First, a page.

We have now addressed each of the five components of internal control.
Some of these controls are pervasive in nature (financial statement-level risks).
They only indirectly serve to prevent a misstatement from occurring or to detect and correct it after it has occurred.
Other controls relate to particular transaction (assertion level) risks (such as payroll, sales, and purchases) and are designed specifically to prevent or detect and correct misstatements.
The following exhibit shows the interaction of the two levels of control over transactions as they journey from initiation and processing (transactional level) through the accounting records (financial statement level) and finally to the financial statements.
Notice that at least three of the five internal control components consist primarily of pervasive controls.
The above illustration is a general guide. In some instances, pervasive controls can be designed to operate at a level of precision that would prevent or detect specific misstatements at the business process level. For example, a detailed budget approved by those charged with governance may be used by management to detect unauthorised administration expenditures. In other instances, control activities and parts of the information system may relate to financial statement-level activities.
Pervasive controls relating to the entity as a whole (such as the commitment to competence) may be less tangible than those at the business process level (such as matching goods received to a purchase order) but are just as critical in preventing and detecting fraud and error.
The period-end financial reporting process includes procedures to
Enter transaction totals into the general ledger; • Select and apply accounting policies;
Initiate, authorise, record, and process journal entries in the general ledger;
Record recurring and non-recurring adjustments to the financial statements; and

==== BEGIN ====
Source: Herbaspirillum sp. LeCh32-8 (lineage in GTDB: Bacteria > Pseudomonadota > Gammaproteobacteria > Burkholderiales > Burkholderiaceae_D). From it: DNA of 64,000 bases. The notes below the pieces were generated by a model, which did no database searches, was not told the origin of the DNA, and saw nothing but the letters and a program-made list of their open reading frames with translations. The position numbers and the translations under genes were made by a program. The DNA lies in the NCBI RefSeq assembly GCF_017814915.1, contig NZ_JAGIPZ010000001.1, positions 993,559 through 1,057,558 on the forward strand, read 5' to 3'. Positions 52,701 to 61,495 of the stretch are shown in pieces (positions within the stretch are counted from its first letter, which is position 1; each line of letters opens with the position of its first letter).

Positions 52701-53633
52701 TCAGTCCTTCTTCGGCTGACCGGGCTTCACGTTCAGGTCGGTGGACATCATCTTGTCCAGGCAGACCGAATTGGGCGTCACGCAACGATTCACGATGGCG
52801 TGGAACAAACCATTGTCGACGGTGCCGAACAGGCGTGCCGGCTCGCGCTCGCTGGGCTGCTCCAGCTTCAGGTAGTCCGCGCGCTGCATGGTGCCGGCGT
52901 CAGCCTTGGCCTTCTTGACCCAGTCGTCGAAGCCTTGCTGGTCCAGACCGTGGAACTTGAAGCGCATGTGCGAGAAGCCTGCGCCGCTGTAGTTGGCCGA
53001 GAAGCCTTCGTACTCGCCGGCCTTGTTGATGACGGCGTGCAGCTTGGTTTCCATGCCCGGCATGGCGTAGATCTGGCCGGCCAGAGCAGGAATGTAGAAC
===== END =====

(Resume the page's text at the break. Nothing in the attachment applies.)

Prepare the financial statements and related disclosures.
General information technology (IT) controls are pervasive to the entity as a whole, focusing on how IT operations (such as organisation, staffing, and data integrity) are managed across the entity.
IT application controls are similar to transaction controls. They relate to how specific transactions are processed at the business process level.
Pervasive controls (at the financial statement level) form the basis or foundation upon which specific assertion-level (transactional) controls can be built.
They set the “tone at the top” and establish expectations for the organisation’s control environment in general.
Poorly designed pervasive controls may encourage all types of error and fraud. For example, an entity may have a highly controlled and effective sales process.
However, if senior management has a poor attitude toward control and has sometimes overridden these controls, a material error could still occur in the financial statements. Management override and poor “tone at the top” are common themes in corporate wrongdoing.
Pervasive controls also include monitoring controls that assess whether the actual tone at the top is what was intended and how well control expectations are being fulfilled. The pervasive controls (that pertain to the financial statements as a whole) could include
Controls related to the control environment;
Controls over management override;
The entity’s risk assessment process;
Controls to monitor results of operations and other controls;
Controls over the period-end financial reporting process; and
Policies that address significant business control and risk management practices.
In smaller entities, the lack of specific business process controls (due to limited staff and resources) is often offset by a high degree of involvement by management (such as the owner-manager) in performing controls.
In fact, some pervasive controls in smaller entities can often operate at a level of precision that actually serves to prevent or detect specific misstatements.
However, the increased involvement of senior management also increases the risk of management override. This could be addressed through further audit procedures or the design of suitable anti-fraud controls.
Pervasive Control Deficiencies
Although weaknesses in pervasive controls do not generally result in an immediate deficiency or errors in the financial statements, they still significantly influence the likelihood of misstatements resulting at the business process control level.
The absence of good pervasive controls may seriously undermine other business process controls; consequently, significant deficiencies in these controls would be reported to management and those charged with governance.
将交易总额输入总账； - 选择和应用会计政策。
管理层的凌驾和不良的 "高层语气 "是企业错误行为的常见主题。
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